🌧 A framework that provides the advanced infrastructure for your iPhone apps

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What's Changed

Full Changelog: 0.13.0...0.13.1

🌧 FluidInterfaceKit - A set of frameworks that provides advanced infrastructures for your iPhone apps (UIKit based)

  • FluidCore - a set of utilities
  • FluidRuntime - a runtime library to enable hidden powers
  • FluidGesture
  • FluidKeyboardSupport
  • FluidPictureInPicture
  • FluidSnackbar
  • FluidStack
  • FluidStackRideauSupport
  • FluidTooltipSupport


FluidInterfaceKit provides the advanced infrastructure for your iPhone apps.

Built on top of UIKit, replace UIKit standard transitions with the custom components.

It provides components that make your app more flexible - interactive and interruptible transition, free to unwind view controllers without pop or dismiss.

That would fit to create fully customized UI apps such as Snapchat, Zenly, Uber, Instagram Threads.

FluidInterfaceKit's essential component is FluidStackController, which stacks view controllers with customized transitions.

Apps run with this component, only stacking but it can get flexibility instead.

💔 Please take care of the risks to using this framework; the meaning of using this detaches from Apple's UIKit ecosystem. For instance: the history menu of the back bar button, page-sheet modal, and accessibility. This framework tries to follow the updates of UIKit as long as.

🔗 Detailed Documentation


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Structure of App with FluidInterfaceKit

CleanShot 2022-02-13 at 01 55 46@2x


Normally, UIKit allows us to get screen management with UIViewController.present, UIViewController.dismiss, UINavigationController.push, UINavigationController.pop.

In the case of a view controller that needs to display on modal and navigation, that view controller requires to support both.
In modal, what if it uses navigationItem, should be wrapped with UINavigationController to display.

Moreover, that view controller would consider how to dismiss itself unless handled by outside.
Pop or dismiss which depends on the context.

FluidInterfaceKit provides FluidStackController, which is similar to UINavigationController. It offers all of the view controllers that are managed in stacking as a child of the stack.

Try to think of it with what if we're using UINavigationController.
All view controllers will display on that, and push to the next view controller, what if needed nesting, push another UINavigationController.
Expression of transition would not be a problem, we can create a custom transition, so it can be like a modal presentation - slide in from the bottom.

If the app runs like that, we only use push and pop to manage screens except for the special case of using present - UIAlertController or other modals in third-party libraries. Still, modals work very well since nobody use presentation.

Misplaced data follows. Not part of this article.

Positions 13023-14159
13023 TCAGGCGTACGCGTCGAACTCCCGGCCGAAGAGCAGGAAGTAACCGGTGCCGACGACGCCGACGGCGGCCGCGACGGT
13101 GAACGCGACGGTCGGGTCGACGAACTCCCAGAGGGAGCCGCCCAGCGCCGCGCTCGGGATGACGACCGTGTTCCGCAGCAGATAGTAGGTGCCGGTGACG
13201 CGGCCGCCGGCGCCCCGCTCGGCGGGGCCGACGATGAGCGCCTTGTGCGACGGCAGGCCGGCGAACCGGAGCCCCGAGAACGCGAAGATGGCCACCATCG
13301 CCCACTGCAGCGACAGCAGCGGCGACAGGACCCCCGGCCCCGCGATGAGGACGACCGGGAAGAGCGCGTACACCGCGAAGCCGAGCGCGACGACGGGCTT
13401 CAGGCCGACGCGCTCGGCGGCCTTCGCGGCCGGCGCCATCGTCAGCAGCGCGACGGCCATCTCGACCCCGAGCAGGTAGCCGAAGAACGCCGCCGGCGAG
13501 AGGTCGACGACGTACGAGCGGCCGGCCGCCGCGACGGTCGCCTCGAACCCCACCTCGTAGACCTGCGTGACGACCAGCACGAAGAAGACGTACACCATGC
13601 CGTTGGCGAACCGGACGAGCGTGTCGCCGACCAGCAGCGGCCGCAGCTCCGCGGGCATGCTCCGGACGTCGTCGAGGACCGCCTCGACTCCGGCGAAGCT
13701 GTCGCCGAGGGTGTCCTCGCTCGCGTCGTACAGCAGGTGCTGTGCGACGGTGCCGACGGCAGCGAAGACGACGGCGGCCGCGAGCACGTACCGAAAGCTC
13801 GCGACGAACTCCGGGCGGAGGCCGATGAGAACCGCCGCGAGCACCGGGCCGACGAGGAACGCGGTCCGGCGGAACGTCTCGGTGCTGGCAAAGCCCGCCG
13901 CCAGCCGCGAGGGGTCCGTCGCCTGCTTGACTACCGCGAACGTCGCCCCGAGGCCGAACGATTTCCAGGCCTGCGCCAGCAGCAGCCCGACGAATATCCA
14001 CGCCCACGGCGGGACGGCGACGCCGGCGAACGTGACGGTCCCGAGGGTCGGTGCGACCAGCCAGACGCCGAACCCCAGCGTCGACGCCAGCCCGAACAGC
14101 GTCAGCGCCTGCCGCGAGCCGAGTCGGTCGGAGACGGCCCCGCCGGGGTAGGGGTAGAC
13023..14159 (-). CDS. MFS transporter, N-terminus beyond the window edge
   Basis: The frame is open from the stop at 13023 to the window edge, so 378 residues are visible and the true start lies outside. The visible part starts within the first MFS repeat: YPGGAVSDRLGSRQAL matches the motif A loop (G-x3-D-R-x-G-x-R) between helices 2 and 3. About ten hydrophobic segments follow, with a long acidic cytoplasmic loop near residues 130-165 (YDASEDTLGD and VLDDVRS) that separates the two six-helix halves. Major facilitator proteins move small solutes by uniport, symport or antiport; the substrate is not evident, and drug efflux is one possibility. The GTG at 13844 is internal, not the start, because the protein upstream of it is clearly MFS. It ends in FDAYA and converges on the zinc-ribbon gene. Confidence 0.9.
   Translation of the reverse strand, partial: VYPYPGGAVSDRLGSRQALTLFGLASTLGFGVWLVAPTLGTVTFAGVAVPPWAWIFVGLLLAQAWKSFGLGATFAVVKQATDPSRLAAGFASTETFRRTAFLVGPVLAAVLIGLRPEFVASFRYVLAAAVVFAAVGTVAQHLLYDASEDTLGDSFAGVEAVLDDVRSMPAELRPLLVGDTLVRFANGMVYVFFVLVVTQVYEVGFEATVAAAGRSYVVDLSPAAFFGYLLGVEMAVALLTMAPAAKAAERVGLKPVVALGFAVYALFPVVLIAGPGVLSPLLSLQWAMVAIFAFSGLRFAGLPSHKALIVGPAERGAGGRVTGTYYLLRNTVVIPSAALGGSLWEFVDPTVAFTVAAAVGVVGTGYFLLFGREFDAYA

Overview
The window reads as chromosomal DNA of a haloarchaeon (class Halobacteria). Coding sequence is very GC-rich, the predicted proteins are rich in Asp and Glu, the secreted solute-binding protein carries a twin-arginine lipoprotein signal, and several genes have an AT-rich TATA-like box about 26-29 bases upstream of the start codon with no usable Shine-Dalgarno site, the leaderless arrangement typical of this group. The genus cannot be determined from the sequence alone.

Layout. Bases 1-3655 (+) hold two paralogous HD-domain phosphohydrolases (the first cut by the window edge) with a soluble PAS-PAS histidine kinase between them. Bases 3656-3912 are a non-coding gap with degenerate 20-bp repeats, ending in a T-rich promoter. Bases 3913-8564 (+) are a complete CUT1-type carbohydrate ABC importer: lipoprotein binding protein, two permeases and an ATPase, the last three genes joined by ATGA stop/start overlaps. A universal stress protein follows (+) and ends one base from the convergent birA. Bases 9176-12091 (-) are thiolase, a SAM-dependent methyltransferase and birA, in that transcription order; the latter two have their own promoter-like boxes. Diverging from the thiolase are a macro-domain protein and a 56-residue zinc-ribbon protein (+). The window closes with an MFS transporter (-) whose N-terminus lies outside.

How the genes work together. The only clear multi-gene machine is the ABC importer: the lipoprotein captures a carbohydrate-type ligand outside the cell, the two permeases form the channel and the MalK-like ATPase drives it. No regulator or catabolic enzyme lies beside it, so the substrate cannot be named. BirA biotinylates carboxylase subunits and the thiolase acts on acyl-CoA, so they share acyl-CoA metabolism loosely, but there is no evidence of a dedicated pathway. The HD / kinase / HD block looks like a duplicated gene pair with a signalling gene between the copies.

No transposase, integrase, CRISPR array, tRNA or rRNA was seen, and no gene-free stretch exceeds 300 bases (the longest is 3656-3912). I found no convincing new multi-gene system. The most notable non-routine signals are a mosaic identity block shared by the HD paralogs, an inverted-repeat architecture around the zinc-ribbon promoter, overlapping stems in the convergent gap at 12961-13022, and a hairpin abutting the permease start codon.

As above mentioned, FluidStackController is similar to UINavigationController, it just stacks view controllers that are managed as a child.
What difference with UINavigationController is transitions, it provides interfaces to create custom transition and it supports more flexibility.

Custom transitions that run with UIViewControllerAnimatedTransitioning have some limitations in modal-presentation and push-transition.
It supports cancellation, which would be a part of flexibility, but it's not enough.

Please see what happens in iOS Home Screen, it supports completely responding to user interaction - opening an app, canceling opening by Home bar, moving back the home, then opening the app again by touch.

Setting up your app

ExampleApp in this project shows how setting up.
FluidInterfaceKit-Demo shows a lot of examples.

First of all, you need to put a FluidStackController in a root view controller for a UIWindow.

In Storyboard based app, set the entry pointed view controller as FluidStackController or subclass of it.
In Code based app, set a root view controller of UIWindow as FluidStackController or subclass of it.

didFinishLaunchingWithOptions in AppDelegate

let newWindow = UIWindow()
newWindow.rootViewController = RootViewController()
window = newWindow


final class RootViewController: FluidViewController {
  override func viewDidLoad() {
    view.backgroundColor = .systemBackground
    // 📍
    addContentViewController(FirstViewController(), transition: .disabled)


final class FirstViewController: FluidViewController {
  func runSomething() {
    fluidPush(SecondViewController(), target: .current, relation: .hierarchicalNavigation)


To dismiss itself, call fluidPop()

🔗 Detailed Documentation

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Last updated: Wed May 08 2024 13:18:05 GMT-0900 (Hawaii-Aleutian Daylight Time)